Under this procedure, little or no evidence is provided.[6]

Three primary differences exist between the CPN7 procedure and the usual process for considering an application to strike pursuant to Rule 3.68:[7]

  • the procedure is initiated by the Court itself, although it may do so on written request from a party to the litigation, from a Clerk of the Court, or from the Court’s legal counsel;
  • the procedure takes the form of a “show cause” hearing, which requires the litigant subject to CPN7 to justify their pleadings, effectively reversing the normal onus of proof for a Court application; and
  • the procedure under CPN7 is based entirely on written submissions, without an oral hearing.

The Court emphasized that the CPN7 procedure is only available in “exceptional” circumstances, particularly when the effect of the decision is to terminate a party’s claim.

In order to avail itself of the CPN7 procedure, a party must establish not only that a pleading or application is deficient on its face, but also that there is some reason to prefer it over the normal Rule 3.68 procedure.

In particular, the party seeking to utilize the CPN7 procedure must establish that there is some justification for truncating the ordinary court procedure, eliminating an oral hearing, and shifting the burden of proof to the party whose claim is at risk of being struck or dismissed. This includes situations where a litigant is at risk of abusing the Court’s processes, or where a pleading or application is so hopeless that the ordinary procedure would be a waste of time, money, and resources. 

The Court noted that the Chambers Justice did not take this approach. While the Chambers Justice noted significant deficiencies in the Appellant’s pleadings, he failed to consider the question of whether the CPN7 procedure was preferable to the typical Rule 3.68 procedure.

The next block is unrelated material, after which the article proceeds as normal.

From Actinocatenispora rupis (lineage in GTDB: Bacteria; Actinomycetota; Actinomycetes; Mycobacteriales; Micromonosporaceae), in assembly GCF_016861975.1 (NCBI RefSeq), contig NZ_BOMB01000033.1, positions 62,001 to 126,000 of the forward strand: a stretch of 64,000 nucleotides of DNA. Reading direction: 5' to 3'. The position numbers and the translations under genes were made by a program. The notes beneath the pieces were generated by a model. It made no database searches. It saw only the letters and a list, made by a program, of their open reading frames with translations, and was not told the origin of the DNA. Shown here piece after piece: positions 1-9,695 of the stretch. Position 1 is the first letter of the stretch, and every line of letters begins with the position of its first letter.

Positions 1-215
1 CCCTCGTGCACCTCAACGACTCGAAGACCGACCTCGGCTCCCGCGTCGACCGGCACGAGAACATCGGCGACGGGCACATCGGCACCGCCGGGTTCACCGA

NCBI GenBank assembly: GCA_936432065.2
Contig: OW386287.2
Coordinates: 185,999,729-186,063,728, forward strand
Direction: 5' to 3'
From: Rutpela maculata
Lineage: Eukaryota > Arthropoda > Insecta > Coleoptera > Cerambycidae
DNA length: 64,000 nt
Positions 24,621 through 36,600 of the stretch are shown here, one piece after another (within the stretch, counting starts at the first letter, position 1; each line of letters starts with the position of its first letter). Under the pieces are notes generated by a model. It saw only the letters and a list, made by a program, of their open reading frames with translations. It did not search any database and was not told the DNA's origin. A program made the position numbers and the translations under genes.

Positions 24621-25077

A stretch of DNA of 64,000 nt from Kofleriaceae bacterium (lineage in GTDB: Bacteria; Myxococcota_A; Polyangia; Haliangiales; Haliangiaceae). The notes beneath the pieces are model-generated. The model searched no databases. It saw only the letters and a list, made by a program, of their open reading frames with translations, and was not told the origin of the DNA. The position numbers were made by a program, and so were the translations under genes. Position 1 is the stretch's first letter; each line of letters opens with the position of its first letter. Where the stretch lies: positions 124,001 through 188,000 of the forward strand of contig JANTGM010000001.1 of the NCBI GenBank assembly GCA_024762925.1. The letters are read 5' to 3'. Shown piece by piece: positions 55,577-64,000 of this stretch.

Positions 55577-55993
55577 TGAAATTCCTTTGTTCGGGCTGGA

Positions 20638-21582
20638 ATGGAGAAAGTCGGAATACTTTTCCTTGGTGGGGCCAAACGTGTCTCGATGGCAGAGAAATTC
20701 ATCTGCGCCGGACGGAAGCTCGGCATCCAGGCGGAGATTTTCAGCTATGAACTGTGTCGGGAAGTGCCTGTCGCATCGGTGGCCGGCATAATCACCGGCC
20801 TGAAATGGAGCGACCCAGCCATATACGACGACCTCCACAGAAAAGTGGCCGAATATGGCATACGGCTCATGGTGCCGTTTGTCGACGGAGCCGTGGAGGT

However, the Court neglected to overturn the decision of the Chambers Justice, holding that the decision to employ the CPN7 procedure, and his characterization of the Appellant’s claim as a collateral attack, involved questions of mixed fact and law, reviewable on the standard of palpable and overriding error.

In upholding the Chambers Justice’s decision, the Court found that the connection between the two Actions was obvious, such that the 2022 Action was “clearly hopeless”.

In Closing

This decision serves as a reminder that the CPN7 procedure may be used as a means of quickly and inexpensively striking a deficient action or claim.

While a litigator should carefully consider whether the use of the CPN7 procedure can be justified before requesting it from a court, this procedure may be an ideal means of resolving claims that are abusive, clearly hopeless, or otherwise seriously deficient.


[1] Wilyman v. Cole, 2024 ABCA 41 [Wilyman]

[2] Ubah v. Canadian Natural Resources Limited, 2019 ABQB 347 at para 25 [Ubah].

[3] De’Medici v. Wawanesa Mutual Insurance Company, 2023 ABKB 210 at para 10 [De’Medici].

[4] Wilyman at para 11.

[5] Alberta Adolescent Recovery Centre v. Canadian Broadcasting Corporation, 2012 ABQB 48 at para 29.

[6] Ubah at para 32; De’Medici at para 44.

[7] De’Medici at para 9.